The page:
Police shootings are troubling

The numbers keep increasing.

The numbers keep increasing.

According to figures compiled by Chicago’s Independent Police Review Authority, and corroborated by the Chicago Police Department, Chicago police officers are taking deadly aim this summer.

There have been 41 police-involved shootings so far this year, more than all of last year. The 16 fatal shootings already tops last year’s deadly total. The trend is not good.

Certainly, there have been too many reports of shootings in Chicago – particularly in our communities – and too many of them have involved innocent bystanders. When small children, playing in their own front yard, are felled by indiscriminate gunfire, everyone is affected.

There seems to be more shooting even while violent crime continues to drop. As many pointed out – including Rahm Emanuel when he was a candidate for mayor, while actual crime is down, the perception of crime is certainly up. That perception is driven by a lot of things – including media coverage, but no doubt, if you do not feel safe, you aren’t safe.

Police say that there is a lawlessness in some communities that has no regard for human life, whether it is in uniform or not. In almost every case, even the recent shooting of a 13-year-old, police allege that individuals aimed weapons or actually fired on the officers first, and the officers returned fire. At least two officers have been shot – thankfully none fatally – and officers are admittedly on alert. They claim to be understaffed, under armed, and facing a criminal element that has no compunction about targeting a police officer.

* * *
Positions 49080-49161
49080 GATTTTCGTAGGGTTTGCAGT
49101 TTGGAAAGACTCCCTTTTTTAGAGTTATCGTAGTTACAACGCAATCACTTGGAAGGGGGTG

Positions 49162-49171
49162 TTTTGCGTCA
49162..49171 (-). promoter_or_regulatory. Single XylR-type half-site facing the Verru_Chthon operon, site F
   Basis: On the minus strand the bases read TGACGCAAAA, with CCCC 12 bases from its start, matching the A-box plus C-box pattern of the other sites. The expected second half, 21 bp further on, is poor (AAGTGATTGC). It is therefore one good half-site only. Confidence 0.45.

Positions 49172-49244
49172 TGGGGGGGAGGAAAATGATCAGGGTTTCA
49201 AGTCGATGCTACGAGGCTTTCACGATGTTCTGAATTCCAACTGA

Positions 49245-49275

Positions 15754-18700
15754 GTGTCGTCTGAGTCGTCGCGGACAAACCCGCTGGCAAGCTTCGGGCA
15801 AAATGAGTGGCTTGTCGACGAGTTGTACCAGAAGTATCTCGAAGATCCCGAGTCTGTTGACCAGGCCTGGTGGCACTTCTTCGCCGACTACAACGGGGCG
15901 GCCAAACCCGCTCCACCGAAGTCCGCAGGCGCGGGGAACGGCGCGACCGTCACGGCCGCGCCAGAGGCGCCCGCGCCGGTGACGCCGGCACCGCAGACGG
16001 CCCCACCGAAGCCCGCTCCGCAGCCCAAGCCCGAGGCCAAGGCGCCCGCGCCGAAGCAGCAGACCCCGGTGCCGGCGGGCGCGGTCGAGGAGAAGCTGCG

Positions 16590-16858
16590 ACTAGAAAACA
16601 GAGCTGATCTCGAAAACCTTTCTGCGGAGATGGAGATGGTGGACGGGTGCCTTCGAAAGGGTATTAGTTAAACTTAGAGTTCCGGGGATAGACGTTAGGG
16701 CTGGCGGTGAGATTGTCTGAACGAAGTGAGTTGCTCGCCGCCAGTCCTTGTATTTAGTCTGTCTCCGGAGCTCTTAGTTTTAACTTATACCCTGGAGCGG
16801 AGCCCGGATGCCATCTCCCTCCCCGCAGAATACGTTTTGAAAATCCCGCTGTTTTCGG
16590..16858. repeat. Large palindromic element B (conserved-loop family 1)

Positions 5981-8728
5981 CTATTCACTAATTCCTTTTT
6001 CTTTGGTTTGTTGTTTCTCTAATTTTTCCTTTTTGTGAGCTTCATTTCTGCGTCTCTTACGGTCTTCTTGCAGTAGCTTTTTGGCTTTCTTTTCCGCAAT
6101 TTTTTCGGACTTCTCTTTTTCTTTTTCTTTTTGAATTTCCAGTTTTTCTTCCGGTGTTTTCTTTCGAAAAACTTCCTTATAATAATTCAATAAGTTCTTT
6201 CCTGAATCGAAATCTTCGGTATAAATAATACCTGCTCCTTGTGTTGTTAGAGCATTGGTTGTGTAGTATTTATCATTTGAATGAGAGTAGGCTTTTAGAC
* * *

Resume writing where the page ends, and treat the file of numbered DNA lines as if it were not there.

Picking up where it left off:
Prominent in the minds of many of those police officers is the wave of unprovoked police shootings that took place last year. Officers, in uniform, at their homes, or just walking out of a police station, who were shot and killed. It is understandable that some officers feel that the uniform is the target.

We don’t want to delve into the psychology of crime, or the sociological underpinnings of a population of criminals who have so little regard for law and order. There is no defending that kind of fatal violence, no understanding those for whom taking a life is as mundane as flicking away the butt of a loose square.

But just as we understand the police point of view, we know that the community should not feel under siege by both the criminals and the police. If the community gets the idea that the police are shooting first and asking questions later, they will make a point of avoiding the police – creating the kind of disassociation that has plagued effective crime fighting for years.

The IPRA suggests that better training of police officers could help bring the number of police-involved shootings down. The police suggest that more police officers on the streets would serve as a deterrent. We suggest that the community do more of its own policing by not giving cover to those criminals who are terrorizing their neighborhoods.

We certainly want the police taking an active role in stopping this wanton violence. We want to partner with the police in making our communities safe. We want to hold the police department to the idea of “serve and protect,” not “target and shoot.”

Copyright 2011 Chicago Defender

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